In part two of this blog series on Expanded Sanctuary, we make the case for an intersectional and expanded approach to sanctuary for cities in order to better protect its residents from dangers created by federal discriminatory policies. Click here to read part one.
“The destiny of our planet, our towns, and our lives is caught up in each others’ fates.” – Marisa Franco, Mijente
In response to growing threats under the current Administration, Latinx, Black, Muslim, and transgender organizers are coming together to lead a new movement for “Expanded Sanctuary” – a simple and radical re-definition of sanctuary as dignity and protection for all. While typical sanctuary city policies have focused on protections for undocumented immigrants, expanded sanctuary policies recognize that the current administration is jointly threatening the rights of a wide range of communities. Subsequently, the best policies to protect city residents from unwarranted targeting address the issues various communities face together. Expanded Sanctuary is a policy approach that recognizes our collective liberation.
Janaé Bonsu, National Public Policy Chair of BYP 100, explains in her article in Essence magazine, Black People Need Sanctuary Too: “Without addressing safety and protections for all targeted communities, sanctuary is a misnomer…Whether it’s stop-and-frisk or no-knock raids, both undocumented immigrants and U.S.-born Black folks have a vested stake in redefining what sanctuary really means, and in resisting Trump’s ‘law-and-order’ agenda. Trump has made it clear that he is committed to strengthening all law enforcement, not just immigration agents. Thus, policies that address racist policing, incarceration and criminalization must be part of the demands of the immigrant rights movement. As long as the immigration and criminal justice systems are interconnected, creating real sanctuary cities is an issue of linked fate and real practical, principled solidarity.”
Expanded Sanctuary Policies for Cities & Counties
There are straightforward policy changes available to cities and counties that want to expand sanctuary to be radically inclusive of all communities threatened by the current administration and historically oppressed. The key components of expanding sanctuary at the city and county level involve: (1) reducing unnecessary arrests and over-policing; (2) eliminating profiling and broad surveillance; (3) and shifting funding to community programs.
Reduce unnecessary arrests & over-policing
- De-criminalize crimes of poverty/survival such as fare evasion, panhandling, and loitering.
- End law enforcement quotas for tickets and arrests.
- Increase the use of diversion programs as an alternative to formal criminal charges.
In 2015 in New York City, 29,000 people were charged with fare evasion on public transit, the largest category of arrests in the city—and 94% were people of color. The numbers are so high in part because of daily quotas for fare evasion—each which come with a $100 fine—which if not paid, results in a criminal summons.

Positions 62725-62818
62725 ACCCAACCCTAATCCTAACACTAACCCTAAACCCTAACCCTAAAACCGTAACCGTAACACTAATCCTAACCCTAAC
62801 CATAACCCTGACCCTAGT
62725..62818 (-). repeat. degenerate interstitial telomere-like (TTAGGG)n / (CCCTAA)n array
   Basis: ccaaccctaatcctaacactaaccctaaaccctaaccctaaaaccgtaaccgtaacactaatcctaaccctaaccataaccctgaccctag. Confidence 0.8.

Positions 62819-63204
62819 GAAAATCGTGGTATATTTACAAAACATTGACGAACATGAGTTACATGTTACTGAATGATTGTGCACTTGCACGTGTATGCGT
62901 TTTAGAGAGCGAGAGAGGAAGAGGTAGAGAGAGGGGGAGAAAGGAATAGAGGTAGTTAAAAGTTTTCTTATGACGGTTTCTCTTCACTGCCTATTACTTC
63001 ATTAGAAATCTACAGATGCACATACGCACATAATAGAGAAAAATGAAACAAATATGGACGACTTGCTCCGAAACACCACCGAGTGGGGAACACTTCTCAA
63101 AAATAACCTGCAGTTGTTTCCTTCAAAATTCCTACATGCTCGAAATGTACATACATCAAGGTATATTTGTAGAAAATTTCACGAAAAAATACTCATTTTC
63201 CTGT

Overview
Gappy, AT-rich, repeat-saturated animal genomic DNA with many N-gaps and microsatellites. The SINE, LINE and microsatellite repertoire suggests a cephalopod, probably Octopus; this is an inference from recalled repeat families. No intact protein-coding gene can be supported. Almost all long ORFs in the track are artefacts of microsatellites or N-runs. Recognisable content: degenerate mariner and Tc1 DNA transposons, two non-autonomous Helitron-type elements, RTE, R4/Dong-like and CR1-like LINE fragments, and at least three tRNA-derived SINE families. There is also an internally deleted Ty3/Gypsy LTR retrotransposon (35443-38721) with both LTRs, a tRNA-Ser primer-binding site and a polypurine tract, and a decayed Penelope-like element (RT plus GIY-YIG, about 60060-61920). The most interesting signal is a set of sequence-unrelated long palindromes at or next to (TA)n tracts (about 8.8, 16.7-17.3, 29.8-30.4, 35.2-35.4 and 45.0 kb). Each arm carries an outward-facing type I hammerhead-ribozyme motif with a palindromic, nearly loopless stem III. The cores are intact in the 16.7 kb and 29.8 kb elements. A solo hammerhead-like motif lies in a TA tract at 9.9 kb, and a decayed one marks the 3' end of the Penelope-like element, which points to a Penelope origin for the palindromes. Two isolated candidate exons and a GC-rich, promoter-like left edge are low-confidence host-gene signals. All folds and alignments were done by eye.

Eliminate profiling and broad surveillance
- Discontinue the use of biased and unconfirmed gang databases.
- Issue police directives against racial and religious profiling, and provide training.
- Publicly refuse to engage in surveillance or infiltration of mosques, activist groups, and social media.
Gang databases have no fair and transparent process for how and why names are added, and are not always accurate. For example, in California, a gang database was found to include 42 people whose names were added before they were a year old. Yet they are used by local and federal law enforcement as a trusted source, and anyone in a gang database is a higher priority for deportation.
Shift funding to community programs
- Re-allocate more of the city’s budget from law enforcement directly to jobs and education programs for the most marginalized, including transgender and gender-non-conforming individuals.
- Invest in drug treatment and mental health treatment rather than arrests.
- Refuse to receive federal resources for militarizing local police with tanks, grenade launchers, assault rifles, and more.
Many major cities now spend more than 50% of their budget on law enforcement, and nationally, if just 40% of those eligible received drug treatment instead of prison sentences, it would both save $12.9 billion and significantly reduce recidivism.
The time is long overdue for cities and counties to take their cues from people who have been suffering the most from over-policing such as communities of color and transgender people.
Mijente, which describes their work as “a movement that is not just pro-Latinx…but pro-Black, pro-women, pro-queer, and pro-poor because our community is all that and more” – is taking the lead on compiling exactly those resources. You can check out their detailed, crowdsourced “Expanding Sanctuary Policy Solutions” document here. Another fantastic resource is BYP100’s “Agenda to Keep us Safe,” their policy platform to end criminalization of Black youth.
Keep an eye out for the Love Resists policy guide coming soon on the campaign website, and our next blog post in this series, Expanded Sanctuary in Our Schools!